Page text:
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DietDrDoomsdayPreppr t1_iwwg1ix wrote

I can't help but feel like we're exceptionally close to a model that can emulate intelligence, but that last piece is impossible to create due to the boundaries imposed on computer programming.

Part of what drives human intelligence is survival (which includes procreation), and to that end computers are still living off human intervention. AI isn't going to be born from a random bit flip or self-code that leads to self awareness, it's simply not possible considering the time needed for that level of "luck" and the limitations of computer processing that cannot grow and/improve its own hardware.


ledow t1_iwwu8u4 wrote

To paraphrase Arthur C. Clarke:

Any sufficiently advanced <statistics> is indistinguishable from <intelligence>.

Right until you begin to understand and analyse it. And that's the same with <technology> and <magic> in that sentence instead.

I'm not entirely certain that humans and even most animals are limited to what's possible to express in a Turing-complete machine. However I am sure that all computers are limited to Turing-complete actions. There isn't a single exception in the latter that I'm aware of - even quantum computers are Turing-complete, as far as we can tell. They're just *very* fast to the point of being effectively instantaneous even on the largest problems (QC just replaces time as the limiting boundary with space - the size of the QC that you can build determines how "difficult" a problem it can solve, but if it can solve it, it can solve it almost instantly).

And if you look at AI since its inception, the progress is mostly tied to technological brute force. I'm not sure that you can ever just keep making things faster to emulate "the real thing". In the same way that we can simulate on a traditional computer what a quantum computer can do, but we can't make it work AS a quantum computer, because it is still bound by time unlike a real QC. In fact, I don't think we're any closer to that emulation than we ever have been... we're just able to perform sufficiently complex statistical calculations. I think we'll hit a limit on that, like most other limitations of Turing-complete languages and machines.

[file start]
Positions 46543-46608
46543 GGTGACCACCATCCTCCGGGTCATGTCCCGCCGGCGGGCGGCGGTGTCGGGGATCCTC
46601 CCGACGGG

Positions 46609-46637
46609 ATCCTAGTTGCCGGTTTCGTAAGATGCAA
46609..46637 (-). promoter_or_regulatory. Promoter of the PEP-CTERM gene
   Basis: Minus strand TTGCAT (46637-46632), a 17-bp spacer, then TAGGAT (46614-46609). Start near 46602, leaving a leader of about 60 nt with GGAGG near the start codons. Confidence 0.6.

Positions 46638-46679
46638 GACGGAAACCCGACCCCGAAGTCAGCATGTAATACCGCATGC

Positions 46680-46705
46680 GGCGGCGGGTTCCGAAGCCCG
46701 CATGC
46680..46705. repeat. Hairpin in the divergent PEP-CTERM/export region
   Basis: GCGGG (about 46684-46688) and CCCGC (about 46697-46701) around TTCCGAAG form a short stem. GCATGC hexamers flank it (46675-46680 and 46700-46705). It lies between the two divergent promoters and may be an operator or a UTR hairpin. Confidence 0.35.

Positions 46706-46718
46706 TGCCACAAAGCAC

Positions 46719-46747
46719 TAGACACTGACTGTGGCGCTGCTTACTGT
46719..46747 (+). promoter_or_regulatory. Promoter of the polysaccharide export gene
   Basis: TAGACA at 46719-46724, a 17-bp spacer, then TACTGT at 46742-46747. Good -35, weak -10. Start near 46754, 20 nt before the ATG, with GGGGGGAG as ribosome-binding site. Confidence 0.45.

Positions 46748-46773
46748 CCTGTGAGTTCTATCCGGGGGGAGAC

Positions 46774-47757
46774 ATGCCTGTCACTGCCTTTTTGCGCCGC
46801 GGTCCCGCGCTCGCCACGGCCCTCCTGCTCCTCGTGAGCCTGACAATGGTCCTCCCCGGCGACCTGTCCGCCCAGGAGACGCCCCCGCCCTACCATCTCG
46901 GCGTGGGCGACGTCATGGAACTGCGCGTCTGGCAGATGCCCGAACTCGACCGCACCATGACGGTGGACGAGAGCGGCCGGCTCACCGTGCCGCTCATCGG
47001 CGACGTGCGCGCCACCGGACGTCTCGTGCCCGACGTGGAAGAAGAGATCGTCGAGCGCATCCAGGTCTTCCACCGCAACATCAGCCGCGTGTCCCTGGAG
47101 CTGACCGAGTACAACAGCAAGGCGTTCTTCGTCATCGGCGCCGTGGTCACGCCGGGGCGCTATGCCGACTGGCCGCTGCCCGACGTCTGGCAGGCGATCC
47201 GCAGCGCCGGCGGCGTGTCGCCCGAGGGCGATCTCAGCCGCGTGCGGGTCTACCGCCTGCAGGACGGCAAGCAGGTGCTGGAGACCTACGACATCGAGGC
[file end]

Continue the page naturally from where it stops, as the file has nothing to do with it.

All AI plateaus - and that's a probabilistic feature where you can get something right 90% of the time but you can't predict the outliers and can't change the trend, and it takes millions of data points to identify the trend and billions more to account for and correct it. I don't believe that's how intelligence works at all. Intelligence doesn't appear to be a brute-force incredibly fast statistical machine at all, but such a system can - as you say - appear to emulate it to a degree.

I think we're missing something still, something that's inherent in even the physics of the world we inhabit, maybe. Something that's outside the bounds of Turing-complete machines.

Because a Turing-complete machine couldn't, for example, come up with the concept of a Turing-complete machine, or give counter-examples of problems that cannot ever be solved by a Turing-complete machine, for instance. But a human intelligence did. Many of them, in fact.


warplants t1_iwxvgjb wrote

> Because a Turing-complete machine couldn't, for example, come up with the concept of a Turing-complete machine

Citation needed


DietDrDoomsdayPreppr t1_iwwxawn wrote

Dude. I wish we could both get stoned and talk about this all night, and I haven't smoked in a decade.


gensher t1_iwzplh6 wrote

Damn, I feel like I just read a paragraph straight out from Penrose or Hofstadter. Recursion breaks my brain, but feels like it’s the key to everything.